Regime change

Top female surgeons in UK call for end of “boys club” culture

(DOMINIQUE FAGET/AFP/Getty Images)

Two top female surgeons in England have called for a cultural change in surgical departments, contending that a “boys’ club” culture helps account for a lack of female surgeons in the field. The number of women in surgery in the UK has been increasing yearly, but women still only account for only 11 percent of all surgeons in England. In a 2013 survey of newly qualified UK doctors, 68 percent of the female respondents considered surgery an unwelcoming career for women. Jyoti Shah, a consultant urological surgeon at Burton Hospitals NHS Foundation Trust and editor of the magazine Medical Woman, advocates bringing to light how misogynistic behavior impacts female colleagues, through means such as discussion groups. Clare Marx, the first female president of the Royal College of Surgeons, advocates a more passive approach: “We can’t tell people to change their culture, what we have to do is grow the numbers and show the way we can change the culture from within rather than dictating. Laying down rules doesn’t work.” If England hopes to attract top surgical candidates regardless of gender, one way or another the change will have to come.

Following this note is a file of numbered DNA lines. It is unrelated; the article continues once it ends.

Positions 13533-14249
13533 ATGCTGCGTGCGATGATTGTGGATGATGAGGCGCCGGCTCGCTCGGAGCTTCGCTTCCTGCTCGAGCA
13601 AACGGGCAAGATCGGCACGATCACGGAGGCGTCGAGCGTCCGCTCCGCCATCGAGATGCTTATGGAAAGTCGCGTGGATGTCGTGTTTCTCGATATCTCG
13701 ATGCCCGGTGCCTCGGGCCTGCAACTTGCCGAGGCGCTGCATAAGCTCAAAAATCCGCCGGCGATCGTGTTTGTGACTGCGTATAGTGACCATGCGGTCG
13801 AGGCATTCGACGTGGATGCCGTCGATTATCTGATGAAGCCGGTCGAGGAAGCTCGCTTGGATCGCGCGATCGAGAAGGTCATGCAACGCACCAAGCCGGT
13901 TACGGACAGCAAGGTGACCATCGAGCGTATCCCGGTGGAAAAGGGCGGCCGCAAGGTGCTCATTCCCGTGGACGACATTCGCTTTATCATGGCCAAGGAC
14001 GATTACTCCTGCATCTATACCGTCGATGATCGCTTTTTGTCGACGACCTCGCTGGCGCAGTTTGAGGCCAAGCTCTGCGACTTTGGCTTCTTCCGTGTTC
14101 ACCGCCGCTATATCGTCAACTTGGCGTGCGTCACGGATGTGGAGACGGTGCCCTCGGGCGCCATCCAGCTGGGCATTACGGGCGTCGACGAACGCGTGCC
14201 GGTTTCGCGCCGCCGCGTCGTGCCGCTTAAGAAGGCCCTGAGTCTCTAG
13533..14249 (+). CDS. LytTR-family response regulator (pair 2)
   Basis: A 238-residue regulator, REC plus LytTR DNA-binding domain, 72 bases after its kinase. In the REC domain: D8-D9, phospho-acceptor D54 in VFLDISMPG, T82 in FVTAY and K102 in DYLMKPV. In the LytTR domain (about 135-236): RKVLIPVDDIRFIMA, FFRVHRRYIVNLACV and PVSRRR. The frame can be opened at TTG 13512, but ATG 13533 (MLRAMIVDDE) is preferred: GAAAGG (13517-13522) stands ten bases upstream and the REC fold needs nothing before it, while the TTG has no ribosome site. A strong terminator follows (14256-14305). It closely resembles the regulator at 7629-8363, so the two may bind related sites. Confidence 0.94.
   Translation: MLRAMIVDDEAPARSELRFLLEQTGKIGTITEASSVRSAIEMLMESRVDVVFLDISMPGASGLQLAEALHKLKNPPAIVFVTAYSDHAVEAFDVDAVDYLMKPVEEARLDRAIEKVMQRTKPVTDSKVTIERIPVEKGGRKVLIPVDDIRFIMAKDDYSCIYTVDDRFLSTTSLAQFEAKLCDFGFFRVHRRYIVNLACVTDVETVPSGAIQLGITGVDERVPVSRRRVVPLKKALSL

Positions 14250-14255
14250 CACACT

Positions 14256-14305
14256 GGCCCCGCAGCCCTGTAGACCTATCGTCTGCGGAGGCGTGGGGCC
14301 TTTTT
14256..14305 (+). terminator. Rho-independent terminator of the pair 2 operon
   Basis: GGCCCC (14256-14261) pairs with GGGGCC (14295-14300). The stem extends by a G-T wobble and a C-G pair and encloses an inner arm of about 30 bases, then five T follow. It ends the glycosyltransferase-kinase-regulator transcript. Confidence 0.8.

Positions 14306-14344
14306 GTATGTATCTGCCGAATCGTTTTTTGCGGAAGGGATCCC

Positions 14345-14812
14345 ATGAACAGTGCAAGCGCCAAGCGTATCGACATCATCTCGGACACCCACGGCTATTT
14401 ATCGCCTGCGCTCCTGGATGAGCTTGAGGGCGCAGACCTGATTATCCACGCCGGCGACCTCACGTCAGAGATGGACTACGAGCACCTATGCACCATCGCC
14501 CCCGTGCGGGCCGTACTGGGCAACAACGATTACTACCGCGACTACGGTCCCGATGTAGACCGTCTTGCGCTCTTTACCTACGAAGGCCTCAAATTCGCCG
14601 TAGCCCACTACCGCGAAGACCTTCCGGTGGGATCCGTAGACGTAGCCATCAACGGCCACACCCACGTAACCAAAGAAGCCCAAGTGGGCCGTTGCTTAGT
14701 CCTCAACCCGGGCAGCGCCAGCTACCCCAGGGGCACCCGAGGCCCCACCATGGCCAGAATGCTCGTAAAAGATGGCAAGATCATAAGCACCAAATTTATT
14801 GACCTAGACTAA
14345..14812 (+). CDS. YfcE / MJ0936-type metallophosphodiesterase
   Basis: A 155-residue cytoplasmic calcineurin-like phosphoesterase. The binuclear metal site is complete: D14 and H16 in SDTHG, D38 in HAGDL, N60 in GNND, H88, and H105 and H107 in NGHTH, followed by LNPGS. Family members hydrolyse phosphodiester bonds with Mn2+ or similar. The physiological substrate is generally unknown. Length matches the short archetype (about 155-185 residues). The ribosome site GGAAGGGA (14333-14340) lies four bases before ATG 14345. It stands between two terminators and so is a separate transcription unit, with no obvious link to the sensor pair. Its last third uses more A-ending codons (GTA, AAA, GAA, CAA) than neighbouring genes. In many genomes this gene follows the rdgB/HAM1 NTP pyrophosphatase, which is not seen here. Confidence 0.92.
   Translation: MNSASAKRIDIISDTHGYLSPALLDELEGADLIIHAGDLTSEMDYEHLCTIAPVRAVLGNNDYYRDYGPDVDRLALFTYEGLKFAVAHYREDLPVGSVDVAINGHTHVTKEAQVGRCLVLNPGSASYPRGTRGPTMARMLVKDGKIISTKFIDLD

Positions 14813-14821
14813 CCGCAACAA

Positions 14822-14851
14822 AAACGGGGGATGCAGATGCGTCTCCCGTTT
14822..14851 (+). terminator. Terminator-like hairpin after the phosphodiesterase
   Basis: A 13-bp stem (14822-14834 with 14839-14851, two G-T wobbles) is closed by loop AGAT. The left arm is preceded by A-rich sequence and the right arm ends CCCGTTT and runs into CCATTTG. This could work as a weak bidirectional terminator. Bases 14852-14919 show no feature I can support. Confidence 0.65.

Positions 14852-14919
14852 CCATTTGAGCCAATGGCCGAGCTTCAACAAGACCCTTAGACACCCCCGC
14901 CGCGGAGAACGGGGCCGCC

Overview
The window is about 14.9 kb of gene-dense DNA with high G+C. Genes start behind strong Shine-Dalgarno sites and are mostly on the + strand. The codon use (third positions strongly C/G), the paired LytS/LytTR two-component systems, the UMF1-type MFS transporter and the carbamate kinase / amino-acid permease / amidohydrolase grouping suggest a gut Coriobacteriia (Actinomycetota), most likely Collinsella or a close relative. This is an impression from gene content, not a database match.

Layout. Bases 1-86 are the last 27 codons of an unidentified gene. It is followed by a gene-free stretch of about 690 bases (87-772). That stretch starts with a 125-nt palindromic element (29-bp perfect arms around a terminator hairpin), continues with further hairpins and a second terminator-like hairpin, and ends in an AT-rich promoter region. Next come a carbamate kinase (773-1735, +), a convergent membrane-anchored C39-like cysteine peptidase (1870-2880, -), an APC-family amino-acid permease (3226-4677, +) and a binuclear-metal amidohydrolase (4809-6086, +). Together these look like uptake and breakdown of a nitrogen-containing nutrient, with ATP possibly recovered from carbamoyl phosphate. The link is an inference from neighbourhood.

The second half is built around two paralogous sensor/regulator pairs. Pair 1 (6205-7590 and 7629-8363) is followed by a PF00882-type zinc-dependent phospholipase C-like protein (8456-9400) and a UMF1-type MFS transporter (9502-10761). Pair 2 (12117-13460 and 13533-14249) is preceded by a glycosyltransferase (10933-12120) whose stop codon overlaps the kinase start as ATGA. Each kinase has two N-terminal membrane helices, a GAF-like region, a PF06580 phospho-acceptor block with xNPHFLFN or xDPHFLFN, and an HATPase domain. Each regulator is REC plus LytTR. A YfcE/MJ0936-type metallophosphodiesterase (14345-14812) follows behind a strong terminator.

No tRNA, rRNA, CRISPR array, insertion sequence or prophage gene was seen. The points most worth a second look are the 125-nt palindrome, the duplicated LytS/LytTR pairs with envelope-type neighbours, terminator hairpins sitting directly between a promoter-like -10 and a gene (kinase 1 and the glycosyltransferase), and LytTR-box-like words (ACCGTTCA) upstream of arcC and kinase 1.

Read the full story at The BBC.

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